The good news is, soy milk is healthy, cheap, and easy to find and use. The bad news is...well, there really is no bad news! From a nutritional perspective, soy milk has almost as much protein as dairy milk, less fat, no cholesterol, and, since most soy milks are fortified, is a comparable source of calcium. Vegans should make sure to find a brand that is fortified with Vitamin B12. Soy milk is an excellent dairy substitute for baking or for kids.
Each brand of soy milk is slightly different, so try a couple and see which one suits your taste buds best. Soy milk is increasingly popular, and many grocery chains, such as Trader Joes, Whole Foods and Safeway make their own brand in a variety of flavors. I recommend trying Silk brand unflavored soy milk to start, though the chocolate flavor is an incredibly tasty treat.
Rice milk is not as thick as soy or dairy milks, and has a somewhat translucent consistency. Because it is slightly sweet, rice milk works well in dessert recipes and is not suited for savory or salty dishes, such as mashed potatoes. Compared to soy and almond milk, rice milk has less protein.
Hemp milk is less common than soy milk, which you can find just about anywhere. Look for it in asceptic (non-refrigerated) packages in a well-stocked grocery store, sometimes near the cereal and other breakfast foods. Can't find hemp milk at the grocery store and want to try your hand at making your own? Here's a hemp milk recipe to try, made from hemp seeds, water, and a little sweetener.
Milk made from almonds or other nuts, such as cashew milk has a creamy consistency similar to soy milk and a nutty taste perfect for making vegan fruit smoothies or other creamy drinks and desserts, though they don't taste much like dairy milk, and are best in non-savory dishes. Be sure to shake your almond milk well before using. If you can't find almond milk at your grocery store, try making a homemade almond milk or cashew milk.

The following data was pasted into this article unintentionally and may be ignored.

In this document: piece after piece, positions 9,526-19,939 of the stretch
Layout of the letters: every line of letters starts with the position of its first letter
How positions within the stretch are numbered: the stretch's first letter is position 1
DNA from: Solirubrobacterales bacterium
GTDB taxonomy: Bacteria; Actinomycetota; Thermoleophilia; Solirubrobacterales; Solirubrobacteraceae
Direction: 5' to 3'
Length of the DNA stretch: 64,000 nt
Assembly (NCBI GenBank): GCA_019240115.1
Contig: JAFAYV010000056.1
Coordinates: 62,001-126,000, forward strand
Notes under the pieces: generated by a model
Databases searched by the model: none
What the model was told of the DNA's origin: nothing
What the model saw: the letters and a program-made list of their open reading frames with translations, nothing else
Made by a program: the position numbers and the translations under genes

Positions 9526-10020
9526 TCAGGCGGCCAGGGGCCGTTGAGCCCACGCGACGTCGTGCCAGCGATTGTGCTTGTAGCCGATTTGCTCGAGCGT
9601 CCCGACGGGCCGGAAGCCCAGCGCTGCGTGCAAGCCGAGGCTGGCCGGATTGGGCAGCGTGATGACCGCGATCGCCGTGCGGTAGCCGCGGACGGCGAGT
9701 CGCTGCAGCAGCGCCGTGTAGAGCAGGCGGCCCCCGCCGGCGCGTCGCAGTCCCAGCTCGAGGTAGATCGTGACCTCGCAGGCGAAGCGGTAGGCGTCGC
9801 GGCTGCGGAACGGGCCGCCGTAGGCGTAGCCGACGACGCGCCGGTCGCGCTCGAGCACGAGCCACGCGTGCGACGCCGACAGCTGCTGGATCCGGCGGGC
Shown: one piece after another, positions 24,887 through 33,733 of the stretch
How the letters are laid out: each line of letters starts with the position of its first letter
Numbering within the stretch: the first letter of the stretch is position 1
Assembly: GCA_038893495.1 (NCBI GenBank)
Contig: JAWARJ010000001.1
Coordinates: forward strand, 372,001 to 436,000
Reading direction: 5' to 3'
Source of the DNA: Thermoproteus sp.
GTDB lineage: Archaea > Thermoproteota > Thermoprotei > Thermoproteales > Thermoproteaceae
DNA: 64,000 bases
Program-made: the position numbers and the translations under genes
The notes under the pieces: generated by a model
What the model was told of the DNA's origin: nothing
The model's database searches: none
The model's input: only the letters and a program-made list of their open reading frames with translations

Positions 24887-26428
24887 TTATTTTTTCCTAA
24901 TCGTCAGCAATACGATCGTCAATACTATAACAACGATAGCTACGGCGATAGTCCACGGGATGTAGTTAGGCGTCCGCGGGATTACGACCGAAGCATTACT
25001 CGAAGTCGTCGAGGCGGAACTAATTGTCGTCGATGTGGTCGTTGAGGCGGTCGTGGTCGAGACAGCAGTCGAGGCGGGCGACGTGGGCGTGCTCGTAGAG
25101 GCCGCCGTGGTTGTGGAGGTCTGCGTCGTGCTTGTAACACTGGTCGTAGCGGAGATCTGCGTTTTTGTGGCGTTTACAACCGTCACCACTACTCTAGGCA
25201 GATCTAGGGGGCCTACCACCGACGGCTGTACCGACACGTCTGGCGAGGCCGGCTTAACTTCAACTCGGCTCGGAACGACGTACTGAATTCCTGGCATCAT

Here's how to use these milk substitutes:
Dairy substitutes for baking:
Substitute soymilk, rice milk or almond milk for milk. You won't even be able to tell the difference in most recipes, including breads, muffins, cakes, cookies, puddings and other creamy desserts.
Dairy substitutes for cereal, oatmeal, and beverages:
Any milk substitute will work fine, so it's really a matter of personal taste. I find that rice milk is a bit too sweet for me on cereal, but you may find that the sweetness of the rice milk just enhances the taste of a bowl of cereal. For extra flavor, try using vanilla flavored soymilk on your cereal- yum!
Milk substitutes for cooking:
Regular or unsweetened soymilk will work best in recipes such as pasta sauces, cream sauces, mashed potatoes, salad dressings and other savory recipes that call for milk. Although a thick soy cream is best for creamy recipes such as non-dairy alfredo sauce, a reasonable facsimile can be made with a basic vegan roux. You can find soy cream at well stocked natural foods stores.
If a recipe calls for buttermilk, add one tablespoon of white vinegar or lemon juice to a cup of soymilk to replace buttermilk and mix well. It's not quite as robust as buttermilk, but will have a similar flavor.
See also: More Dairy Substitutes Learn about substitutes for cheese, sour cream, butter and other dairy foods.